When Lora Webster began to feel constant pain in her knee while playing on two basketball teams nearly 20 years ago, she paid a visit to the doctor. After a biopsy showed a cancerous tumor in her left tibia, the then 11-year-old athlete made one request.
“The first thing I said to him was, ‘Well soccer starts in the spring, so can we do this quickly so I can be back to playing?’”
After surgery to remove the tumor, and with her foot fitting into a prosthetic leg backwards, thereby allowing her ankle to act as a new “knee” joint, Lora continued her athletic career. She ran high school track for a year, was on the diving team, and played volleyball all four years, helping her team win the Arizona state title during her senior season in 2004.
Though still able to thrive in the standing game, Lora had been introduced to sitting volleyball a few years prior at a club tournament. Initially, she was reluctant to adopt the sport. “It took a lot of convincing, because I had never envisioned myself as disabled,” she said. “I still don’t, it’s never a category that I considered myself falling into.”
Lora soon realized the challenge of the sport. “It was something that truly captured me, and for the last almost 15 years I have been traveling the world playing volleyball and competing with USA on my back, and that’s not an honor that a lot of people get to have,” Lora said.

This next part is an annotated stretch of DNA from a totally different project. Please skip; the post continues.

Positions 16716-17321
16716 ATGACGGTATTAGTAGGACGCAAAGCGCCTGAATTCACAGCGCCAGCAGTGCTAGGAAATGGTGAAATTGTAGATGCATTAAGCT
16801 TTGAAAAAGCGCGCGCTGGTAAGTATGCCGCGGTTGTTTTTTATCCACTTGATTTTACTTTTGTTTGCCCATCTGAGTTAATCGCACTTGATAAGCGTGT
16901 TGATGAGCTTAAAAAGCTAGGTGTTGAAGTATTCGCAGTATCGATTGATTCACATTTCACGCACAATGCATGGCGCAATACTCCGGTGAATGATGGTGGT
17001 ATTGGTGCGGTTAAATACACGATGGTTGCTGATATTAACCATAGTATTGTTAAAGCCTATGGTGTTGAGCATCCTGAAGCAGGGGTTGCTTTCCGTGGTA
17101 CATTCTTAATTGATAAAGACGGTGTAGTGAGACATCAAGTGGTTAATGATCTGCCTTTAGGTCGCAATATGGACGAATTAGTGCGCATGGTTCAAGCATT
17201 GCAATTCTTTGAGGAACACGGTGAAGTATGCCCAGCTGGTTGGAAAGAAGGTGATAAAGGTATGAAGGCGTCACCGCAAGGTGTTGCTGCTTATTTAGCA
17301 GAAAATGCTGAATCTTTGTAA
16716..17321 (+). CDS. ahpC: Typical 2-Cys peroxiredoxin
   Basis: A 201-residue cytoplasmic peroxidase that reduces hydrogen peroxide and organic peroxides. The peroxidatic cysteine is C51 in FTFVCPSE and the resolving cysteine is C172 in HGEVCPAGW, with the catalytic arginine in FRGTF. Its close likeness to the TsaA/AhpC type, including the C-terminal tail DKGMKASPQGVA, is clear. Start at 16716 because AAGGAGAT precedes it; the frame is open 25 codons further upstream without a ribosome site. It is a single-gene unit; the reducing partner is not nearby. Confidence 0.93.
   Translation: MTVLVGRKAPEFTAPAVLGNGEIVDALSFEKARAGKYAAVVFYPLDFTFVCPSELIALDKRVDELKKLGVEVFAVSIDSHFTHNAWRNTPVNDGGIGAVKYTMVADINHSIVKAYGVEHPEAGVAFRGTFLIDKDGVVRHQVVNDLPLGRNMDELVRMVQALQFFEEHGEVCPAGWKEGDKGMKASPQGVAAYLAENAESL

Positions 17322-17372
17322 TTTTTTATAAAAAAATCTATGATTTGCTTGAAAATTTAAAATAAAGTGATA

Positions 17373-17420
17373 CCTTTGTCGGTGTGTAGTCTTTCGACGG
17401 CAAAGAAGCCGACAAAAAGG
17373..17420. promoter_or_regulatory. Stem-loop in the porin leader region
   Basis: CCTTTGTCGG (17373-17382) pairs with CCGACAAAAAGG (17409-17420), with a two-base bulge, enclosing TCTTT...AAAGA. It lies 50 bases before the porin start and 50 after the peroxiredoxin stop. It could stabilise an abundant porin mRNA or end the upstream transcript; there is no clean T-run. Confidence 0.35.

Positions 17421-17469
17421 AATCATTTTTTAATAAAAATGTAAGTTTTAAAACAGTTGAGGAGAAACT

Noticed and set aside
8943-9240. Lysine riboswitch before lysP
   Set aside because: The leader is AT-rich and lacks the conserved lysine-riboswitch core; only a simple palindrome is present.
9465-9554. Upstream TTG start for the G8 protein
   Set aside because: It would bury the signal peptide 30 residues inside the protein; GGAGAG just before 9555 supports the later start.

Lora was named USA Volleyball Sitting Player of the Year in 2004 and 2007 and was the inaugural recipient of USA’s All-Time Great Female Sitting Volleyball Player Award. In 2016, she helped Team USA claim gold on the sport’s biggest stage, the 2016 Paralympics in Brazil. Still at the top of her game, Lora hopes to help her team win another gold at the 2020 Olympics in Tokyo.
The mother of three children — ages 7, 5 and 2 — Lora has lived in Point Lookout with her husband, Paul Bargellini, since 2008. Because members of Team USA live all around the country and sitting volleyball programs do not exist locally, when not competing in tournaments around the world Lora does most of her training at home with her family. Bargellini said that Lora’s drive, which has fueled her athletic success, has inspired many parents to reach out to Lora asking her what life will be like for their disabled children.
Lora speaks to children at the local elementary school about adaptive sports and the Paralympics. “I hate the term disabled,” said Lora. “People have differences in life, it doesn’t mean that they are any less important or they are any less able to do whatever they want to do. I pride myself on the fact that my kids will grow up and ask questions, and they strive to understand people’s differences rather then being taken aback by them or being scared of it. I try to educate other kids to do the same.”
For her perseverance in the face of all obstacles, her commitment to giving back to the community, and her embodiment of the spirit of the Theresa Awards, we are honored to name Lora Webster the recipient of this year’s Theresa Award. We thank her for all she has done and will continue to do in the years to come.